We hear repeatedly that attracting and retaining talent is a major issue for economic development organizations today. Often, the HR department is looked to as being the responsible entity for carrying out this task. However, it is more of a marketing assignment to market your place of work as a place to connect, collaborate, and contribute.
One aspect of the new world of recruiting is that the demographics have changed. There are now multiple positions available for every person there is to fill them. Unfortunately, many organizations operate as if this were just the opposite. This can be seen in the slow response time to applicants seeking a position. Millennials will tell you that they will wait for one to two weeks to hear back on a position for which they have applied. Millennials are looking for meaningful work. They want to understand the why as much as the how and what of the assignment.
We are also facing the retirement of the baby boomers who are eligible to retire at the rate of 10,000 per day for the next 20 years. When I’ve asked organizations how many of their coworkers are eligible to retire in the next three to five years, I’m often told it is about 25%.
Another issue in the mix is the transition of small business ownership. When we analyzed the number of small businesses started 30 years ago, we find that most of those are owned by baby boomers. We’re going to see a major transition in ownership impacting hundreds, if not thousands, of jobs.
The low workforce participation rate following the pandemic is exasperating the hiring process. Many of us have learned the benefits of working from home and creating a gig worker economy. As such, we will become part of the “great resignation” if we are not allowed to work from home at least part of the time.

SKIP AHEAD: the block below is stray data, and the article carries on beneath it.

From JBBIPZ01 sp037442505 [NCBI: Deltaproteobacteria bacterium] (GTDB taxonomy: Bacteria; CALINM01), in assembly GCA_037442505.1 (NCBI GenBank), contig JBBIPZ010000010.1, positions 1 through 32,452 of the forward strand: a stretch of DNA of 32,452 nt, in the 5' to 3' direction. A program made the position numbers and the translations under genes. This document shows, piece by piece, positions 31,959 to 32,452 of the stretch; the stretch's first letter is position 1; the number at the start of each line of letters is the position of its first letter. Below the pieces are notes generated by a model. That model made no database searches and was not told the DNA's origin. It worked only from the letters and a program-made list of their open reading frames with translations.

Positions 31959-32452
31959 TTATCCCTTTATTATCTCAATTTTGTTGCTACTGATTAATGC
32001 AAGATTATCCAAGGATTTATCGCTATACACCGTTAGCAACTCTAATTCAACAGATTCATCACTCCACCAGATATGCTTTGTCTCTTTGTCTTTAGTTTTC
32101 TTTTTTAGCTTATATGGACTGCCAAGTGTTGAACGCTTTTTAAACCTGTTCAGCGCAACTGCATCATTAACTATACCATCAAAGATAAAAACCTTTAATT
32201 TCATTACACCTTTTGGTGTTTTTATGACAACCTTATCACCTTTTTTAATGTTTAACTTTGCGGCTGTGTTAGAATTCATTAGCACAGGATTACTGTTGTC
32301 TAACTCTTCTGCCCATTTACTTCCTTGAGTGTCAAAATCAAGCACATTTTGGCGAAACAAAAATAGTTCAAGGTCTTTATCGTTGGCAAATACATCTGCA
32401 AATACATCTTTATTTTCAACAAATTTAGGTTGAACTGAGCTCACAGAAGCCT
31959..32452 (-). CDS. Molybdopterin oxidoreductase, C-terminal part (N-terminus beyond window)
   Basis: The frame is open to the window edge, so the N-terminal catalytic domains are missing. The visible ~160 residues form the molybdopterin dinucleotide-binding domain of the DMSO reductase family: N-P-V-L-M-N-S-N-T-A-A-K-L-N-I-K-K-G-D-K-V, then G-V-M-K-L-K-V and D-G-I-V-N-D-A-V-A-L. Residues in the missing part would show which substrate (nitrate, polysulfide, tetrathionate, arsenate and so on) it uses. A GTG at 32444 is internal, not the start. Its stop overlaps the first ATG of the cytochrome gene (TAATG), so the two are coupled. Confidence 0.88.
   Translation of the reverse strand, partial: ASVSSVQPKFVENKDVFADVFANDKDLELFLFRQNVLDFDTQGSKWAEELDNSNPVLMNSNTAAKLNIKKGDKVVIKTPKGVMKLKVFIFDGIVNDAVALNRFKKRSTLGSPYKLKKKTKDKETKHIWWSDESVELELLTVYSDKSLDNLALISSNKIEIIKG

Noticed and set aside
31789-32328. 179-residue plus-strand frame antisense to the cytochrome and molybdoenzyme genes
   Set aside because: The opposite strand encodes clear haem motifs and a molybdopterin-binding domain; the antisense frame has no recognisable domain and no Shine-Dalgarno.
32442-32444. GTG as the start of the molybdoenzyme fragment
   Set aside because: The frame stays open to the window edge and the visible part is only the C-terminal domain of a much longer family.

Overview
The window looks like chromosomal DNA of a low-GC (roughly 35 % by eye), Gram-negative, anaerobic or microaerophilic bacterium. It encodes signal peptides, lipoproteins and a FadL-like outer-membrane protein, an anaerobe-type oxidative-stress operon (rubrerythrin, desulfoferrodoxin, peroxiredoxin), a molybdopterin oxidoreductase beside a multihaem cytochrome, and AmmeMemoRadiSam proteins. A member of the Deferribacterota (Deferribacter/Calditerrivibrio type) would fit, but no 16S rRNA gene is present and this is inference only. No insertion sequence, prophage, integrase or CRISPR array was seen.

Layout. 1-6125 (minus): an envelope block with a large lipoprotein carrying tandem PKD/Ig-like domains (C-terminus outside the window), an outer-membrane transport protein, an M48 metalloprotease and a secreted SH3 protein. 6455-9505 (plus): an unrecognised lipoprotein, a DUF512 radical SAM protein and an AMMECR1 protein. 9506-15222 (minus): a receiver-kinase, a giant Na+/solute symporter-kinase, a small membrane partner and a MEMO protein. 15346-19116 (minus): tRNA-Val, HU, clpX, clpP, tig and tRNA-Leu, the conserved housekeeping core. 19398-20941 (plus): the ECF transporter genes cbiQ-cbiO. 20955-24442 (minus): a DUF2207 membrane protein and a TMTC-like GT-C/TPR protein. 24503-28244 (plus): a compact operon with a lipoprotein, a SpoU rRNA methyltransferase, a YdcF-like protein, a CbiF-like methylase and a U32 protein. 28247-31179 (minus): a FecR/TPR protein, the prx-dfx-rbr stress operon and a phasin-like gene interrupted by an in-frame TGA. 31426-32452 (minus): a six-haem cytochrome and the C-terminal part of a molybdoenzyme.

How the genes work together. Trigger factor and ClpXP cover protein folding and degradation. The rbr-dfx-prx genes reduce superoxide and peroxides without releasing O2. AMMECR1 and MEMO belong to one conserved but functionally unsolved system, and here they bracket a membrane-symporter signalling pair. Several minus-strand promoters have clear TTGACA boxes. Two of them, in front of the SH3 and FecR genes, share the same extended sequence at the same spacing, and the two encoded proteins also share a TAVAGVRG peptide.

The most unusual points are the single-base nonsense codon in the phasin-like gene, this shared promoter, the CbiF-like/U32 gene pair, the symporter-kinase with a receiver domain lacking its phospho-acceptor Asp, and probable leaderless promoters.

Traditional hiring practices were designed for a time when there was an abundance of applicants. Today’s practice needs to emphasize inviting people in (rather than filtering people out). These challenges include difficult company job application processes, long interview cycles, lack of consistent recruiting contact, lack of moving expenses, and/or a trailing spouse with employment needs to address.
Employee retention is as important as recruiting new employees, especially those who have relocated for their job. There is also a need to help socialize and integrate new employees into the community. Special attention should be paid to those who relocate and are single, without children in school, and/or from more urban areas with mass transit options. Forty percent of new hires are unsatisfied with their new position and begin looking elsewhere.
With a dynamic workforce and 10,000 baby boomers eligible to retire every year for the next 20 years, the demographically driven talent issue is likely to be with us for the foreseeable future. We should plan accordingly.
Talent Recruitment and Human Resource Management tend to require different skill sets. They are complementary in the organization, not functions of the other. For example, recruiting focuses primarily on candidate outreach, candidate management/experience, interviewing, and closing, while Human Resources focuses primarily on on-boarding/off-boarding, employee performance/relations, and legal compliance. For maximum effectiveness, Recruitment and Human Resources should partner closely but should be seen as two separate activities with dedicated staff, budgets, and performance goals.
What are your thoughts on this issue, and how is your company addressing this process?